Three brief pointers about autumnal tasks this month.
If you are lucky enough to have your own apple trees, apple picking mainly runs through October and November. Don’t pick them too early. The tree will tell you when the apples are ripe for picking. If the tree doesn’t seem to want to let go of the apples, you are picking too soon!
To test an apple’s readiness for picking, just lift it up gently from the branch, giving it a gentle twist of a quarter of a turn as you lift it. If the apple comes away in your hand, it is ripe for picking. If it doesn’t, then leave it for a week then try again.
Windfalls on the floor can be a useful sign that the apples might be ready. All the apples on the tree won’t be ready to pick at the same time, so test their readiness every week until you have picked them all.
Bear in mind that some varieties of apple should be stored after picking and won’t be ready to eat straight away. Search on Google for “storing apples” and the name of your apple variety to check this…but if they taste delicious straight away, obviously no need to store them!.
Next… the best time to plant most types of garlic is November, so make sure that you buy it this month before it’s all gone. The cheapest option is to buy planting garlic from Wilkinsons (£2 for 3 bulbs), or you can buy from the Isle of Wight Garlic stall at Stroud farmers market. This has a great selection of varieties, but they are not cheap, at £3 per bulb. If you grew your own garlic last year, you can also plant some of your best saved cloves. It’s best not to plant bought “eating garlic”, as it will most likely have been grown in a warmer climate so won’t be a variety suitable for UK growing.
I’ll be planting some Solent Wight from the farmers market, some Casablanca from Wilkinsons, and some of my saved home-grown garlic cloves. It’s always interesting to compare the results (and too easy to forget the varieties that you bought last year… so this year I’m making better labels for them).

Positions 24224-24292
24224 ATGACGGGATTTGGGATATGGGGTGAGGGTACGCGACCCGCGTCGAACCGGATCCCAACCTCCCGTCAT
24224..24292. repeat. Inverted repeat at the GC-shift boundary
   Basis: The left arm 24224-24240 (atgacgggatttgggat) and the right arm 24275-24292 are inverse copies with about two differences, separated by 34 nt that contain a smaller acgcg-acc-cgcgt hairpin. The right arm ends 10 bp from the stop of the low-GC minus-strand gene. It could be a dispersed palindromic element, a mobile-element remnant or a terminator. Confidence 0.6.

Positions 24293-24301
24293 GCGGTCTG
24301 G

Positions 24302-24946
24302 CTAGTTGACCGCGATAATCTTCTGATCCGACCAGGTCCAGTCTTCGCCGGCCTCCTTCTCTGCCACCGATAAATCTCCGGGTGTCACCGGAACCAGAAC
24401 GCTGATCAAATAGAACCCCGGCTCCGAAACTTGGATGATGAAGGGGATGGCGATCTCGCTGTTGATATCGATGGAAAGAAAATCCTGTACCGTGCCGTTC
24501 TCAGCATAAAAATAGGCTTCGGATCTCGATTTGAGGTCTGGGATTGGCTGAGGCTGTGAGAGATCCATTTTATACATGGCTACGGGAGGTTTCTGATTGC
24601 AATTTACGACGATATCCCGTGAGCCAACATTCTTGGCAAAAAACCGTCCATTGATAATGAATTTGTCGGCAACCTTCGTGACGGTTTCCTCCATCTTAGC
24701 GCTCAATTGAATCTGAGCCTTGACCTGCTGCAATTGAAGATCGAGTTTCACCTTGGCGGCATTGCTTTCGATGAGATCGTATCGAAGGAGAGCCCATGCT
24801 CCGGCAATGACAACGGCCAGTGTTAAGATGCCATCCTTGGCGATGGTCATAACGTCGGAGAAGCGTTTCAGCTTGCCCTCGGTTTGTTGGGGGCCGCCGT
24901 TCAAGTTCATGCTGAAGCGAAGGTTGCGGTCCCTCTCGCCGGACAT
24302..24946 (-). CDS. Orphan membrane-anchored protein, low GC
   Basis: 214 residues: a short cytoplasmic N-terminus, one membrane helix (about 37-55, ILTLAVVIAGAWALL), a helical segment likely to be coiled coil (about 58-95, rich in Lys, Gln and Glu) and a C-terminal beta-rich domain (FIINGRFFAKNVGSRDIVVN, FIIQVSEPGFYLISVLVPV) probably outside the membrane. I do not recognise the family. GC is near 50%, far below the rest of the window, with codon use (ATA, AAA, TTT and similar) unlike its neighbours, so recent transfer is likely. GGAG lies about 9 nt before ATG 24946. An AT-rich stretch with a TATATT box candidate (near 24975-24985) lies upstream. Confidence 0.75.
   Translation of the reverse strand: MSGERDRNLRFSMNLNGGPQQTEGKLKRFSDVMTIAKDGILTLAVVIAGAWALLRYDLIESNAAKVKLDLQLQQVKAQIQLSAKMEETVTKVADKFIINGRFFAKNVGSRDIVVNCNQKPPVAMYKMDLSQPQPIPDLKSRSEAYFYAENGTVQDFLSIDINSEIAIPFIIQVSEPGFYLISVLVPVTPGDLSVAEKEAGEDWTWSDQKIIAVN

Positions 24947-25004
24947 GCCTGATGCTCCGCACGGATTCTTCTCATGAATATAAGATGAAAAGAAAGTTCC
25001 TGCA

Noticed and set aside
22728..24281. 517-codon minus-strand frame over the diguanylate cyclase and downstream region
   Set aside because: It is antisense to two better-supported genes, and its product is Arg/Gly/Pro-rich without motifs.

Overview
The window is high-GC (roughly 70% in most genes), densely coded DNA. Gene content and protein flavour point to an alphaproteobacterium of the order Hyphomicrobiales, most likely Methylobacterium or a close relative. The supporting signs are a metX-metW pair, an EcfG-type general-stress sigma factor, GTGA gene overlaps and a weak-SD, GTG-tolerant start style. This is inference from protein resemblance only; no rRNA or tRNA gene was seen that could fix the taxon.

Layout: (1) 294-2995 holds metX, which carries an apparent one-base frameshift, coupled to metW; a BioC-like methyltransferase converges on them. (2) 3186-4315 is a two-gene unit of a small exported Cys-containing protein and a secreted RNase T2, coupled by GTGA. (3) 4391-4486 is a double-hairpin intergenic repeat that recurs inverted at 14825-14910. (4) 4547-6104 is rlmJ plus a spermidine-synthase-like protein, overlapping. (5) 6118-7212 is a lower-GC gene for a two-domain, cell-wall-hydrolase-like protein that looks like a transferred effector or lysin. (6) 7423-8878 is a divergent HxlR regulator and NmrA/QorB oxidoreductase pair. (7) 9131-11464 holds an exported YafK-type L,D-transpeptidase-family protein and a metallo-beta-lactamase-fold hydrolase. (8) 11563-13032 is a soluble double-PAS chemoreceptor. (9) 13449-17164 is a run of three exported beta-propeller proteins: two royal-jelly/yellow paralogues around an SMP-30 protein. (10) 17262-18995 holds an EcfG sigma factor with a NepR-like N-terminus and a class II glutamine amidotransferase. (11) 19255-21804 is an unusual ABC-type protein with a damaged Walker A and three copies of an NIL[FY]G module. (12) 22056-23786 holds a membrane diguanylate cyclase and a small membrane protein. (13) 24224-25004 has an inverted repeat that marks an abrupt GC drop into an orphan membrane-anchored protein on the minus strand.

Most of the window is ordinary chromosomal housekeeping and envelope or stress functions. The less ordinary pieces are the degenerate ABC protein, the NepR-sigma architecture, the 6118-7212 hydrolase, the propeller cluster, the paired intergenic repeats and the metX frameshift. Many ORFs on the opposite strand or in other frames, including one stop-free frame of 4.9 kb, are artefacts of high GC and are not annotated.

Finally, I’m working on a big woodwork project at the moment, and I’ll use some of the leftover wood to make a hedgehog nesting box. Hedgehogs hibernate in about December, so now is a good time to buy or build a nesting box for them. They need all the help and encouragement you can give them, as they are declining nationally and are fairly rare in Stroud.
If you want to build a hedgehog nesting box, you’ll find lots of plans online, including this simple design courtesy of Tiggywinkles Wildlife Hospital which is what I plan to make. If you’d prefer to buy a ready-made hedgehog nesting box, you can order a locally-made one from the Stroud Valleys Project ( 01453 753358) for £25-£30.
You can also improvise a one-season nesting box by cutting a doorway in a stout cardboard box, covering the top with some plastic sheet, and partly burying it in a pile of leaves or debris in a sheltered spot in the garden, with just the doorway side showing.